Make Your own Tire Sandals
Participating in Nature: Wilderness Survival and Primitive Living Skills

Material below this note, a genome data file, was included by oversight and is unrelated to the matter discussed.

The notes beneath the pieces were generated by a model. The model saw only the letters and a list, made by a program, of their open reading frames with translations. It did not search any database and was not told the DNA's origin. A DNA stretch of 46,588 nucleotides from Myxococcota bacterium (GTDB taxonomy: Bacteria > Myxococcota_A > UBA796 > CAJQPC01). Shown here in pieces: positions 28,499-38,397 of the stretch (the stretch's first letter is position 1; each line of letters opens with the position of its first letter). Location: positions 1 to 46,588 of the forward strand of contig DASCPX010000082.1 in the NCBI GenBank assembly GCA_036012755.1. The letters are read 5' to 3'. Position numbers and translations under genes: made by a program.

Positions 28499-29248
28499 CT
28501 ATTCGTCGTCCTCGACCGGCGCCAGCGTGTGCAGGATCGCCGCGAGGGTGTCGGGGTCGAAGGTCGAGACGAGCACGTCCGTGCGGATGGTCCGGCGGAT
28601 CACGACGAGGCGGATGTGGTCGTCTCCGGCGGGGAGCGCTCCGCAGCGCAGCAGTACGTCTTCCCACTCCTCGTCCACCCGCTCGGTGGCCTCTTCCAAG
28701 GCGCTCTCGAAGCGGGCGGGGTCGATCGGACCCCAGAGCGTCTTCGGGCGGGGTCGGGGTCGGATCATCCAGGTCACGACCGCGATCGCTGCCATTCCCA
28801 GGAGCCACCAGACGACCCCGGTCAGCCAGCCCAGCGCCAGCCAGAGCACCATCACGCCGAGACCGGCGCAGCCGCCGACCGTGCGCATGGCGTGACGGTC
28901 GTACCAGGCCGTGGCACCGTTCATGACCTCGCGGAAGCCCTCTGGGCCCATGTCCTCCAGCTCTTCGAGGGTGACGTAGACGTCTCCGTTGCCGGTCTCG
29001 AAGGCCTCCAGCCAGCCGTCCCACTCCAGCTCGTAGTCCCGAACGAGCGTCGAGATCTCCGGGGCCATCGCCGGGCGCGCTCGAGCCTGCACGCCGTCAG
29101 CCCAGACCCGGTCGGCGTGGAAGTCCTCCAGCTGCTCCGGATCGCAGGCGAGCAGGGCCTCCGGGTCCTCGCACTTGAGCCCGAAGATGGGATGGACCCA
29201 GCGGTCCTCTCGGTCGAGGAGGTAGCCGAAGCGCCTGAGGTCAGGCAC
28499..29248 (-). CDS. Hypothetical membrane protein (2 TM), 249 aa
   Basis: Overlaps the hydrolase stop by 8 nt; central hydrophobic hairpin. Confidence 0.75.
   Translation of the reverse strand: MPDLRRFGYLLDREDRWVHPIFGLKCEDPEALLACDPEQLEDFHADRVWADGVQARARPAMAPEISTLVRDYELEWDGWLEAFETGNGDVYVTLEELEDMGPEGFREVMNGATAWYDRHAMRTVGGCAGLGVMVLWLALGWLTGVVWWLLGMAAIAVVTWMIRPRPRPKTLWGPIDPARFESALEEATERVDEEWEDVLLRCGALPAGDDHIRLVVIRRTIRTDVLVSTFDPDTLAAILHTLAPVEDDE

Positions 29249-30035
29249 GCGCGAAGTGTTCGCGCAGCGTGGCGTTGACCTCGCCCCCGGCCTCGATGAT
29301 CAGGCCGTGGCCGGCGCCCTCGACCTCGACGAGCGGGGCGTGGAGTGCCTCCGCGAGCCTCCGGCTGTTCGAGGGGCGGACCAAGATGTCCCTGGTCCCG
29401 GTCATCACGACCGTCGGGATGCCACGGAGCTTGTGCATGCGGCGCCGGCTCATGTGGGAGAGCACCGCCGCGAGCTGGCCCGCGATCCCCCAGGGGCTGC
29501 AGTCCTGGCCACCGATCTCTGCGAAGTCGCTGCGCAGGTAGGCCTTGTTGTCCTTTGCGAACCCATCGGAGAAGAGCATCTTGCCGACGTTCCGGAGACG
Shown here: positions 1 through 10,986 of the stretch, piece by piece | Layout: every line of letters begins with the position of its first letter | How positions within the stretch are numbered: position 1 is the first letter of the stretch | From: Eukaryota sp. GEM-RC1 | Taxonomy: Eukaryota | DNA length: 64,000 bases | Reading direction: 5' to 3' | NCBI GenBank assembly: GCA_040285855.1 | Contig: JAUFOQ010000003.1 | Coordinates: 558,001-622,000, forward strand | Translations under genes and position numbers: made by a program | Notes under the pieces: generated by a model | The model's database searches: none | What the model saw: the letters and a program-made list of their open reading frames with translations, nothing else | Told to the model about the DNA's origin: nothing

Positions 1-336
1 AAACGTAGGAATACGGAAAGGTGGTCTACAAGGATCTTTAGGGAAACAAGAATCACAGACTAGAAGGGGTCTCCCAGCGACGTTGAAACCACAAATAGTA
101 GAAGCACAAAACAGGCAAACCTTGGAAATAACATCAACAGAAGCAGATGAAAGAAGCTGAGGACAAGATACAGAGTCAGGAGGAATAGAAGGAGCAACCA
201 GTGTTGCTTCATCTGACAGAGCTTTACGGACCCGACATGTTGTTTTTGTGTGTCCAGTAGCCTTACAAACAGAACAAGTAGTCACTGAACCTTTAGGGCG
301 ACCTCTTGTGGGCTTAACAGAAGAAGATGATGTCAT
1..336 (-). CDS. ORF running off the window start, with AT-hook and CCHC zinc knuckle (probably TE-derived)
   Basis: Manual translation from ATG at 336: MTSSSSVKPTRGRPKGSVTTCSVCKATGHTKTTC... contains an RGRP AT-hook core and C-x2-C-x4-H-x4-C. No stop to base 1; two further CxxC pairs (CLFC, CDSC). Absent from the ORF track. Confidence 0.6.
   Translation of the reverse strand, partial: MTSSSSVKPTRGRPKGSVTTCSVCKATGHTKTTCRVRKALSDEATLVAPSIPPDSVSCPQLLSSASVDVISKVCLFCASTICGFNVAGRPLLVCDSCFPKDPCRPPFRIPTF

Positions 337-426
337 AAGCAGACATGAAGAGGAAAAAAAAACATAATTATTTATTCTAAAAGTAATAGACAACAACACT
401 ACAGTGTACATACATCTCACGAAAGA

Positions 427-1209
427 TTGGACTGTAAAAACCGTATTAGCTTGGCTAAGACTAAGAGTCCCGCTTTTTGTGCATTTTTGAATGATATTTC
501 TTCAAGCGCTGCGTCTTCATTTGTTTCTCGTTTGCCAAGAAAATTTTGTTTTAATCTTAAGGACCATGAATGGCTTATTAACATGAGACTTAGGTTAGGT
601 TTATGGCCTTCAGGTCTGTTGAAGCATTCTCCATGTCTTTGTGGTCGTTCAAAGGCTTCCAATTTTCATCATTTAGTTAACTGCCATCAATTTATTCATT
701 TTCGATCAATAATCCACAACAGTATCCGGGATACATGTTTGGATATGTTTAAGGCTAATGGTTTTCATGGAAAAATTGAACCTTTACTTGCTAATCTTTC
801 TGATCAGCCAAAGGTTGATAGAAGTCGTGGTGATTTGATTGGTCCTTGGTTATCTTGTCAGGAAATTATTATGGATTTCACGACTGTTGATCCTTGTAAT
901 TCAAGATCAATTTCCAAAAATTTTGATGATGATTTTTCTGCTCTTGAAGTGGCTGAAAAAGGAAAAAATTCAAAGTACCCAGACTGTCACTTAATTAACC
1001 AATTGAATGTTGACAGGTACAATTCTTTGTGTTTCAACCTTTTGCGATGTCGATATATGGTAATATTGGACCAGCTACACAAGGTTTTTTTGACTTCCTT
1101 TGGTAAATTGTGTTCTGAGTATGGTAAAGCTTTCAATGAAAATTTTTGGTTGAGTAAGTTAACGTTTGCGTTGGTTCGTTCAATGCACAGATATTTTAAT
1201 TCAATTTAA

I'm hard on shoes. It's not uncommon for me to go through half a dozen pairs of shoes, or more, eachyear. I maintain an active lifestyle, hiking, playing, camping, and working. Water wears out a shoe quicker than anything else. A few trips in and out of the creeks, puddles, and swamps, and they just comeunglued.If I do not happen to dissolve my shoes in water, then I wear out the soles ongravel. It has always amazed me that tire companies can manufacture a tire andwarranty the tread for some 50,000 miles, yet I can wear out the sole on any ordinaryshoe in less than a year. How come we cannot buy a shoe with a 50,000 milewarranty?Really, I have never been quite satisfied with conventional shoes, and it's not justbecause I wear them out so easily. Mostly it is because I do a lot of camping, andordinary shoes have a lot of drawbacks for this type of lifestyle. For one thing, I tend torot my feet out each summer. Shoes are like incubators, holding in the dirt and sweatat warm temperatures, and culturing all kinds of fungus and bacteria. Walking through a little bit of water once or twice a day just compounds the problem, making it nearly impossible to dry out the shoes. Myfeet even rot when I take care of them, washing and drying my crusty socks each day.While I am at it, I have other complaints too. You see, I do a lot of primitive camping, building my ownshelters, starting fires without matches, gathering wild foods--that sort of thing. To me this type of camping is a way of getting close to nature, by participating in nature, instead of merely camping in it. Ilike to touch nature, and I feel so removed in a pair of ordinary shoes.I go barefoot as much as I can, but like most people, I have tender feet--because I don't go bare footall the time. Moccasins are ideal for camping, at least to a point. I can really feel the earth through them,and it has a profound psychological on me, making me feel so much more in tune with my surroundings.The trouble with moccasins is they wear out--fast. It takes me about eight hours of physical labor to tan adeer hide, several more hours to stitch a pair of moccasins, and generally one or two days of hiking towear the first hole in them. The holes always start at the toughest points on your foot, so they are notinitially a problem. You can get several more days of hiking in before you have to stitch in a new sole. Still,that is not a very long time at all. I have heard that someNative Americans carried multiple pairs of moccasins on journeys and spent each evening around the campfirefixing them.I may practice primitive camping, but I also have toface the modern realities of the clock. My camping tripsare typically short, and full. I always have a lot of things Iwant to do while I am out. Fixing my moccasins everyday is not one of them.To solve that problem, I have tried over the yearsmany marriages between buckskin and rubber to makelasting soles on my moccasins. The "paint-on" sole, amixture of ground up tires and Barge Cement glue, doesnot work all that well. It helps, but even that wearsthrough quite quickly under harsh conditions, and therubber coating makes it difficult to dry out the leather of the moccasins. More so, they are not verypatchable once a hole gets started.